The Country I Remember

David Mason, Author Story Line Press $12 (0p) ISBN 978-1-885266-23-1
Mason's second collection (after The Buried Houses) features the title poem, which won the The Poetry Society of America's DiCastagnola Award. This 1300-line family and national saga is narrative poetry at its best. Told in the distinct voices of a father, Lt. Mitchell, and his daughter, Mrs. Maggie Gresham, it spans from 1830 to 1960 and deals with the frontier's lure, westward migration, the Civil War (dominating half the poem) and the modernization and urbanization of America. Mason's rhythm is simple but mesmerizing in the way of good storytelling: "" `All wars are... fought by boys,' "" says Lt. Mitchell, quoting Melville as read to him by Maggie. Then he adds: ""And I saw schoolkids torn apart by bullets,/ their heads bashed in by Confederate rifles./ And I saw Yankees do a thing or two/ to make those people hate us all their lives."" After the family of eight moves west to Oregon, Maggie leaves home at 29, marries at 37, lives in four cities and ends up a childless widow in L.A.: ""They say to grow old without children is/ a curse, and sometimes I believe it's true.../ I have a niece who comes/ and takes me for a drive out by the sea/ and shows me how the city's spreading out/ clear to the mountains."" Following this poem, a model of narrative scope combined with poetic compression, are 12 short works, notably a three-sonnet sequence and six elegiac narratives. (Mar.)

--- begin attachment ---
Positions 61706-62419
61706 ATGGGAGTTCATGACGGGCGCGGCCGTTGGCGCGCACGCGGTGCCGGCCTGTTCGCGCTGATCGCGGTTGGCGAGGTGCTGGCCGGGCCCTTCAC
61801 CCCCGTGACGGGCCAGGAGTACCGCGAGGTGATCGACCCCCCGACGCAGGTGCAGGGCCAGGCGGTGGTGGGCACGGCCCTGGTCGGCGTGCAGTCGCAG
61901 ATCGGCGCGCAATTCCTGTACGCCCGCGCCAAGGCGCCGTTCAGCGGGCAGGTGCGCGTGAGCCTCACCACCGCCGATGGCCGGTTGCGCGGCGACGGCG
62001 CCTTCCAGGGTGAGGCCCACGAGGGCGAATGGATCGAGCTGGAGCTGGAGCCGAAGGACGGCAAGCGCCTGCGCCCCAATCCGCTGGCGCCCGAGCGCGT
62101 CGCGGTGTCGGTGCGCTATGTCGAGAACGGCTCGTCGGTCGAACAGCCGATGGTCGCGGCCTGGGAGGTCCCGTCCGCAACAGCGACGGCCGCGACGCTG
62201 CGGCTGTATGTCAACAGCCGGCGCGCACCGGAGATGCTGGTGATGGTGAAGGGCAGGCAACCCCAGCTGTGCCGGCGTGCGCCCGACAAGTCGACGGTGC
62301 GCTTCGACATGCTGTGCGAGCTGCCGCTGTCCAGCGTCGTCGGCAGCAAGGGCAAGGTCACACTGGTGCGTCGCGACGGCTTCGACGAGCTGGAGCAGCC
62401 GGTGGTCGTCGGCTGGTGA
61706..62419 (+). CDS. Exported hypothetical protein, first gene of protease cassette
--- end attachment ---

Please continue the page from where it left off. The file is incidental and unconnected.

Reviewed on: 03/04/1996
Release date: 03/01/1996
Paperback - 77 pages - 978-1-885266-20-0
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